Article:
I cannot persuade myself that a beneficent and omnipotent God would have designedly created the Ichneumonidae wasp, with the express intention of their feeding within the living bodies of caterpillars, or that a cat should play with mice.
Charles Darwin (1860)
As anyone who has been reading this blog for a long time knows, I find the philosophical “problem of evil” fascinating and absorbing. Every now and then I post some of my musings. Here I go again.
The problem of evil mainly vexes theists, who suppose the existence of an omnipotent God, who is also perfectly good. Arguably, the existence of evil negates at least one of those propositions. That is to say, the existence of evil suggests that if God exists, then God either must not be omnipotent or must not be perfectly good. A perfectly good God who is omnipotent, the argument goes, would use divine omnipotence to prevent or eliminate evil.
There is a general consensus among philosophers and theologians that the so-called “free will defense” solves the problem as it relates to “moral evil,” which is defined as evil that is the product of the acts of free agents (crime and war for example). It is possible that a perfectly good Creator would value free will so greatly that such a God would allow it, even though it enables the doing of evil.
As I mentioned in a recent post, the question of “natural evil” (defined as evil which is not the result of the exercise of free will) is much more difficult. Such things as childhood cancer, mudslides that bury villages, plagues, famines, devastating tornadoes, hurricanes and earthquakes, etc. clearly aren’t necessitated by free will.
In that post I touched on the fact that violence, predation and extinction seem to be part of the biological evolutionary creative process. Likewise things like weather and plate tectonics seem to be part of the geologic evolutionary creative process.
But that isn’t very comforting or satisfying when trying to make sense of the tragic death of a child, or seemingly gratuitous suffering in nature, for example.
And why is so much violence built into the very biological fabric of living creatures?
The wasps to which Darwin referred in the quote above (taken from a letter he wrote to the biologist Asa Gray) lay their eggs inside the bodies of caterpillars. When the eggs hatch, the baby wasps feed on the caterpillar’s internal organs, but in a gruesome way that keeps the caterpillar alive for as long as possible. And probably all of us have seen a cat torturing a mouse. Nature abounds with such things.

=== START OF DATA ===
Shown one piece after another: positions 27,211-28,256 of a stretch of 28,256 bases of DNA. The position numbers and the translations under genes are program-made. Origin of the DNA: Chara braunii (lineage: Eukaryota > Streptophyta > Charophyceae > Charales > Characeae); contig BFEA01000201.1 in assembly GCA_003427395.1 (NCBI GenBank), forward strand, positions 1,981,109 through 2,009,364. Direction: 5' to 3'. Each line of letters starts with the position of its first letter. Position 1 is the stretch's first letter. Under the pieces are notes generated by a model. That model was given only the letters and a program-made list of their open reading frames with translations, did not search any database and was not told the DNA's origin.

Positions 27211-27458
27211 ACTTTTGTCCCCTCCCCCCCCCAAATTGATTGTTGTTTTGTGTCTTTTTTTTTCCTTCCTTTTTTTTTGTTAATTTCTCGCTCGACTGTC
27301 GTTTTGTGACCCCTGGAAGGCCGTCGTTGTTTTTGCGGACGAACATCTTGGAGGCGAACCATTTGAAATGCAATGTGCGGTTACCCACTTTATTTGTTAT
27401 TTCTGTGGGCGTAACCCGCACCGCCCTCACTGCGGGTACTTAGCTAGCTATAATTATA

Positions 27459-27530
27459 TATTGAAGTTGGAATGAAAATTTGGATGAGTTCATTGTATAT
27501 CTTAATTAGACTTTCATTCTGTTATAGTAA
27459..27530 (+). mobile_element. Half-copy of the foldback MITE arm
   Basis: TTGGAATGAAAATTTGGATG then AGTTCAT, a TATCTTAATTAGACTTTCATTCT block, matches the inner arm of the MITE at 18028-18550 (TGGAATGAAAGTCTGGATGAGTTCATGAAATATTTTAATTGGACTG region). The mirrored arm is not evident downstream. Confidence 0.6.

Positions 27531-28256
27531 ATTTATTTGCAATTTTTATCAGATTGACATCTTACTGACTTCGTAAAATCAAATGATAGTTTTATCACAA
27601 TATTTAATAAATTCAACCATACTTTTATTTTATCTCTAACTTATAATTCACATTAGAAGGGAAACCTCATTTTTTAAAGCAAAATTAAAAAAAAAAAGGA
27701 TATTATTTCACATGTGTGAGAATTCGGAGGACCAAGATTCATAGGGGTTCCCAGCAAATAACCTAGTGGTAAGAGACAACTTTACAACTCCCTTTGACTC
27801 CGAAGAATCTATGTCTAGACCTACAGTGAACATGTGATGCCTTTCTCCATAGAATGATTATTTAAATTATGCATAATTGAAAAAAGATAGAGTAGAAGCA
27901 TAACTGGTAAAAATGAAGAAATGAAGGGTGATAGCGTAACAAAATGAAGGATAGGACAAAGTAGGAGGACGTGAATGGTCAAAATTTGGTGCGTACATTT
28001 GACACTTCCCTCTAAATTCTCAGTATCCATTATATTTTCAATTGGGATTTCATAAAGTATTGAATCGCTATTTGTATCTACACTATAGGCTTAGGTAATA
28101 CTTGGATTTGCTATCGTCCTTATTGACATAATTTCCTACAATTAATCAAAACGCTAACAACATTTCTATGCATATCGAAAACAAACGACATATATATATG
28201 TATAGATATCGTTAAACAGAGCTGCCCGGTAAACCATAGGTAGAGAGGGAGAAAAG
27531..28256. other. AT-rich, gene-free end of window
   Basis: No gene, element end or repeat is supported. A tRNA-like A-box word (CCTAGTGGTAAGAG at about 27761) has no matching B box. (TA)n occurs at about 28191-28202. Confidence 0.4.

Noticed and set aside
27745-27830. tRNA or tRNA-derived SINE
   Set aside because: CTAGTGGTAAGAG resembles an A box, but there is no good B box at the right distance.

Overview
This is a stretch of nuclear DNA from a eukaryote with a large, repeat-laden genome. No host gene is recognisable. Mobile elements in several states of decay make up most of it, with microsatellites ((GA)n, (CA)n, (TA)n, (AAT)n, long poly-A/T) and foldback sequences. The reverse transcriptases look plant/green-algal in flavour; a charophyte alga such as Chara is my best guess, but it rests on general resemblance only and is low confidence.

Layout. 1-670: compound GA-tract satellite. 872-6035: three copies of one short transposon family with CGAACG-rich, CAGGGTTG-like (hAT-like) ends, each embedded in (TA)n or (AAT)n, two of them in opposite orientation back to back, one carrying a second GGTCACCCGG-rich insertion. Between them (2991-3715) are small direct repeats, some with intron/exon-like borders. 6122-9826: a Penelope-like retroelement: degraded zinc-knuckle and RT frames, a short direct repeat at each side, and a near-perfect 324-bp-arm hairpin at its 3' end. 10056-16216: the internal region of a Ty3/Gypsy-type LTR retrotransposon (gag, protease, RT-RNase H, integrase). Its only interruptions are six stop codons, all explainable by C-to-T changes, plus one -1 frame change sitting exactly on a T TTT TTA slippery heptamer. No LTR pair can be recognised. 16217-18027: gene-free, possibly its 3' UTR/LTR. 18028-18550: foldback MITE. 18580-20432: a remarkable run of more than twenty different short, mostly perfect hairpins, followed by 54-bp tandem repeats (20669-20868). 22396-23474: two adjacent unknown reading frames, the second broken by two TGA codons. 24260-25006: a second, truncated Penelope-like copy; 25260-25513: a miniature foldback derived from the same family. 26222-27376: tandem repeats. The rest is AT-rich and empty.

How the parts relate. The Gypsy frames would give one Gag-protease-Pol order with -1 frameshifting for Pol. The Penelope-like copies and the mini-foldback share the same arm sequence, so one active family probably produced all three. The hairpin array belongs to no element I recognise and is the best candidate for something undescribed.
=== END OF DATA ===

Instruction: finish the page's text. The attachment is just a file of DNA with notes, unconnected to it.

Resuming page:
A hornet killing a spider
In fact, most animals, from single celled organisms to humans, survive, at least in part, by killing and consuming other animals. Nature , as Tennyson put it, is red in tooth and claw.
Ancient people tried to make sense of the violence and bloodshed of the natural world. According to the Biblical creation story, originally all animals were herbivorous and there was no violence in nature. Violence, predation and death were introduced into the world, the story goes, as a result of “the fall,” following which the earth was cursed. But the prophets foretold of a coming age in which all violence will end, the weapons of war will be beaten into farm tools and the predation and violence of nature will be no more:
And the wolf will dwell with the lamb,
And the leopard will lie down with the young goat,
And the calf and the young lion and the fatling together;
And a little boy will lead them.
Also the cow and the bear will graze,
Their young will lie down together,
And the lion will eat straw like the ox.
The nursing child will play by the hole of the cobra,
And the weaned child will put his hand on the viper’s den.
This certainly suggests that the ancients sensed there was something wrong, or at least imperfect, about creatures killing one another to nourish themselves and stay alive.
The traditional attribution of predation to “the fall,” however, simply cannot survive our current knowledge of the evolution of life on earth. Whatever allegorical significance that story may have, predation existed for millions of years before there were humans, so it can’t reasonably be blamed on the moral shortcomings of our species.
I don’t know why cats torture mice, or why the Ichneumonidae wasp feeds by slowly killing its host from the inside. But I’m confident that their behavior is not a result of any moral failings on either their part or on ours. If such things qualify as “natural evil,” then we can just add them to all the other seemingly inexplicable natural evil in the world.
As for the prophets’ vision of a future state of harmony among all creatures, it is beautiful. May it come to pass. For now, however, lambs do not lie down with wolves and lions do not eat straw.
But whether that “peaceable kingdom” ever comes or not, in the meantime we humans need not behave like the wasp or cat. Animals destined to nourish us need not be tortured first.
With concentrated animal feeding operations and the industrialization of animal husbandry, humanity now inflicts more needless suffering on animals than ever before. The systematic torture and abuse of farm animals in our industrial food system is not something woven into the nature of our being. It is not necessary or natural. It is moral evil.
Perhaps in some future age animals will no longer suffer. John Wesley speculated that in the age to come animals will not only be free from violence, but that they might also be “raised higher in the scale of being…making them what we are now.”
Of course that is all just interesting speculation. But in the here and now we live in a reality where animals suffer needlessly, in order to increase the profits of the corporations that churn out meat to feed humans who no longer appreciate the significance of animal husbandry.
We thereby reduce ourselves to the level of Darwin’s wasp.
That’s on us, not nature.